I’m out of vegetable debt at last. For the first time in my life I’ve grown enough of something to give it away. It may sound like nothing to those of you who only have to wink at a seed packet for vegetables to hop out and do their thing. But I’m not one of those people. Remember my miserable strawberry harvest? And my total courgette output is still stuck at one and a half. But finally, finally I have tomatoes.
The first thing I did was give the tomatoes to my neighbours who’ve been more than generous with radishes, red spring onions, rhubarb and cobnuts this year. Imagine how stunned they were to finally get something back from me when they dropped off a bag of apples this morning.
Flushed with success at finally being vegetable solvent, I also donated two plums from my total crop of eight.
The tree was given to me by friends and quite honestly I’m relieved to have coaxed anything out of it at all. I cooked the six fruit I had left in a suitably grand manner, as befits their very rare, virtually mythic status. Plums in a designer hand-bag.
Plums Al Cartoccio
Enough for 6
For the Hazelnut Biscuit Base:
50g toasted chopped hazelnuts
200g plain flour
1 tablespoon cocoa powder
I egg yolk
130 g slightly salted butter, cut into pieces
60g caster sugar
For the Plums:
9 sweet plums, halved and pitted
1 teaspoon caster sugar – use 2 if you like your puddings on the sweet side
Half teaspoon five spice powder
100ml sweet pudding wine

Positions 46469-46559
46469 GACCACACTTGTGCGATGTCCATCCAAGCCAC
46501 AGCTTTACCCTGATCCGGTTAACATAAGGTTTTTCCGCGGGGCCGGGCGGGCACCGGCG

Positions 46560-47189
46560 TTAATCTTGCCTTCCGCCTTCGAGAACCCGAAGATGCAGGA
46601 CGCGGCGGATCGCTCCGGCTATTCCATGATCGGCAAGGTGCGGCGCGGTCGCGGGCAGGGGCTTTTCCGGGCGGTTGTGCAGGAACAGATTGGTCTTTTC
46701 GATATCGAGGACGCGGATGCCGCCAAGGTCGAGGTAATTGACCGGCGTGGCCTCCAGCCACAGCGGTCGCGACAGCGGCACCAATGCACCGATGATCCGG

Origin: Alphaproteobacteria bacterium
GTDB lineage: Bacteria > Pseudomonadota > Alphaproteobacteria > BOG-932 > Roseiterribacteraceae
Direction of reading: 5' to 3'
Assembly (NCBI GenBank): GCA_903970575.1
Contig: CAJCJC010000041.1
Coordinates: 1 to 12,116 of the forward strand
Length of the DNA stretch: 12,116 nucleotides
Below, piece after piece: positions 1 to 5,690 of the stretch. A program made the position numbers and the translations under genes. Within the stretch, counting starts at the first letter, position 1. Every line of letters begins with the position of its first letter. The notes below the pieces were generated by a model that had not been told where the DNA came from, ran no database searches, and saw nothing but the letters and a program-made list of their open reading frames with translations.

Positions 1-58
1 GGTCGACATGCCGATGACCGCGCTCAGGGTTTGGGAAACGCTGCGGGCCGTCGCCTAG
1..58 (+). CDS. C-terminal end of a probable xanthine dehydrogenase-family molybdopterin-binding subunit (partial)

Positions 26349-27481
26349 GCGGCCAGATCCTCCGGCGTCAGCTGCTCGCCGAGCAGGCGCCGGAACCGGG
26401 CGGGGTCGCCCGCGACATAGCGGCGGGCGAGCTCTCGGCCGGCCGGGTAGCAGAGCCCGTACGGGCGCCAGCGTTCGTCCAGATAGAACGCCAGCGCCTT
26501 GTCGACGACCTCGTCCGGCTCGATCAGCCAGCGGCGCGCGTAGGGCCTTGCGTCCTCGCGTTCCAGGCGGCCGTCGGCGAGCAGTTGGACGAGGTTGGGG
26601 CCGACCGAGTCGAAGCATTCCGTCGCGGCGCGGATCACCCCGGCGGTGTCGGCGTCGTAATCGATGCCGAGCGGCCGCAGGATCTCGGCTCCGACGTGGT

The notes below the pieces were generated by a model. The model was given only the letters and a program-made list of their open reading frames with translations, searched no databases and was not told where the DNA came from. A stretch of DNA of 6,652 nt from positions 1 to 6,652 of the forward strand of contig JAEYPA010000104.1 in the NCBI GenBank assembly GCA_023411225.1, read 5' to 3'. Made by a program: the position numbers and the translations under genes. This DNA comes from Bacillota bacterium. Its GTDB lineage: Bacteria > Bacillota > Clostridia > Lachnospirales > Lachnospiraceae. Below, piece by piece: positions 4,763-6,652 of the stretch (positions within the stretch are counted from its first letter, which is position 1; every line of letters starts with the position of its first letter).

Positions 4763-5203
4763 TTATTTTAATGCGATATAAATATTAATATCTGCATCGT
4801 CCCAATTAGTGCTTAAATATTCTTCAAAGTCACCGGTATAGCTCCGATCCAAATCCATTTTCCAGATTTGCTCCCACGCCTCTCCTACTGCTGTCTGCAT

1 vanilla pod, halved and split
‘Al cartoccio’ means ‘in a bag’ but sounds so much better. Cooking plums this way retains their shape and makes the juice extra delicious.
Combine all the ingredients for the hazelnut biscuits in an electric mixer. Once they make a dryish dough, form the mixture into a dumpy roll about 6 cm across, wrap in cling film and chill in the fridge for half an hour.
Put the plums in a double layer of silver foil, and bend the edges up all around to make a water-tight boat. Mix the sugar, sweet wine and five spice powder together and pour all over the plums. Add the vanilla pods to the parcel and pinch the edges together to make a leak-proof bag. Bake in the oven at 175 C for around ten minutes. Open up the bag and put back in the oven for another 5 or 6 minutes. Remove from the heat and allow the plums to sit in the foil, with the liquid. Leave the oven on.
Slice the cold biscuit dough into 6 rounds. Don’t worry if it falls to pieces a little. Just press the biscuits back into shape with your fingers. Place the rounds on baking parchment in a tin. Cook in the oven for ten minutes so that they’re still soft to the touch. Remove the biscuits from the oven and once cool, place on individual plates with 3 plums each, a sloosh of the juice all around and a spoonful of vanilla ice cream on top. In the spirit of the designer handbag, I decided to be a little bit precious and plonk a piece of vanilla pod on top of the whole edifice. ‘Neither use nor ornament’ my Great Aunt would have said, very briskly. But I like the way it looks, so I’m prepared to take the flak.